Croda stocks European warehouses ahead of Brexit

Croda makes chemicals for Unilever, Procter & Gamble, LOreal and Boots
Croda makes chemicals for Unilever, Procter & Gamble, LOreal and Boots
0
Have your say

FTSE 100 chemicals giant Croda International is moving stock into European warehouses as it prepares for Britain’s exit from the European Union.

Snaith-based Croda said it is acting now to prevent disruption in case of a hard Brexit.

Steve Foots, chief executive of Croda, said: "We've got a Plan B for Brexit. We've got four sites in the UK and most of the output goes abroad. We are moving stock into European warehouses although we are not stockpiling.

"If there is a cliff-edge Brexit, which we don't expect, our job would be to minimise the disruption at the borders."

The company, which lists 96 per cent of its sales and 80 per cent of its production outside the UK, is reviewing which ports could be used in future.

"None of our business goes through Dover/Calais. It's all through Felixstowe, Harwich and Immingham. We are very well placed," said Mr Foots.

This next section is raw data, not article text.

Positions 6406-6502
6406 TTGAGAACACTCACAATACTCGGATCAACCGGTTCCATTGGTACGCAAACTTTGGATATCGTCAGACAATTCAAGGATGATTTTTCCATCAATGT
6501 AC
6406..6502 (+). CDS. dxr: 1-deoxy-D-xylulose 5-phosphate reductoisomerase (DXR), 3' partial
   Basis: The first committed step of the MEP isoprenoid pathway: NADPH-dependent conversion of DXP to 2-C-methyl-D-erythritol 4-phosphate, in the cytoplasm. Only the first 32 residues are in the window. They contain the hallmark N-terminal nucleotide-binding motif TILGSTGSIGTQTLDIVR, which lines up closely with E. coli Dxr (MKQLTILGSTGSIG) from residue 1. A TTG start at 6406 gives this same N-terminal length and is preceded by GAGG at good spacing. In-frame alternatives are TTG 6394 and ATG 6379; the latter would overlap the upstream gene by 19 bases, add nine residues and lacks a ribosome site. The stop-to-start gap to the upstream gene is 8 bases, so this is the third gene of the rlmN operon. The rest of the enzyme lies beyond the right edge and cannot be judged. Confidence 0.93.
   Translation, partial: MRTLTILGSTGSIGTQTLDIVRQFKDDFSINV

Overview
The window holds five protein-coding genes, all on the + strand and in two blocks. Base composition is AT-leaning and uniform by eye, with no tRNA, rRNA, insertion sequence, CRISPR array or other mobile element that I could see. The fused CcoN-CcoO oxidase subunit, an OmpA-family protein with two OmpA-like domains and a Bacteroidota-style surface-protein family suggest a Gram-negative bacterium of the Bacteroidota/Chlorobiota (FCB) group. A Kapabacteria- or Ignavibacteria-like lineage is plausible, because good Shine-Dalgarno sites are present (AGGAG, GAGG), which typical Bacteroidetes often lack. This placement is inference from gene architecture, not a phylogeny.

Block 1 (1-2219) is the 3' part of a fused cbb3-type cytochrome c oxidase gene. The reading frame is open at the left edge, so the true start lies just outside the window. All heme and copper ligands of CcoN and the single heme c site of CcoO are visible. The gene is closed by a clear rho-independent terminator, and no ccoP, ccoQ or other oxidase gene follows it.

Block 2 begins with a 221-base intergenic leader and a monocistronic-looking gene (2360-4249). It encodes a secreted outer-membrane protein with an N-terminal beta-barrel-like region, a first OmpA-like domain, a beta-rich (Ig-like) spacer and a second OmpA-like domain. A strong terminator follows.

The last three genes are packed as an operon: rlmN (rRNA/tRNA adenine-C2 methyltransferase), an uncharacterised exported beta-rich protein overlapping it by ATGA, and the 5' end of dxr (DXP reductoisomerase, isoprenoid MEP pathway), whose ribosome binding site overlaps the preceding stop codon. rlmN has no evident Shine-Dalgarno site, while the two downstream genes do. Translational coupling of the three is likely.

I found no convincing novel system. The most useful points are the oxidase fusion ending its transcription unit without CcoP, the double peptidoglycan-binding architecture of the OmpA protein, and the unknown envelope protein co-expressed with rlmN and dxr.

Croda also said it was re-registering UK products sold in the EU to ensure compliance, mainly with the EU’s Reach programme, which requires companies to register the substances used in production.

The company, which counts Unilever, Procter & Gamble, L’Oreal and Boots among its customers, was speaking about Brexit as it announced a £270m windfall for shareholders.

Croda has raised its ordinary dividend by 7.4 per cent, while stronger cash generation has allowed an additional £150m special dividend.

The group said adjusted pre-tax profits rose 3.5 per cent to £332m for the year to December 31.

Mr Foots said the group has just launched a new product called Infraveil, which protects against infrared rays rather than ultraviolet. Infrared rays accelerate photoaging - premature aging of the skin.

"We plan to sell it to all the big brands. We are just launching it now," said Mr Foots.

Analyst Adam Collins at Liberum said: "Croda's outlook statement says conditions remain challenging but further progress is expected.

"The statement reveals there has been an unexpected problem in starting the new US biosurfactants plant (a gasket leak) which will mean it will be shuttered until later this year resulting in a £2m operating cost per quarter."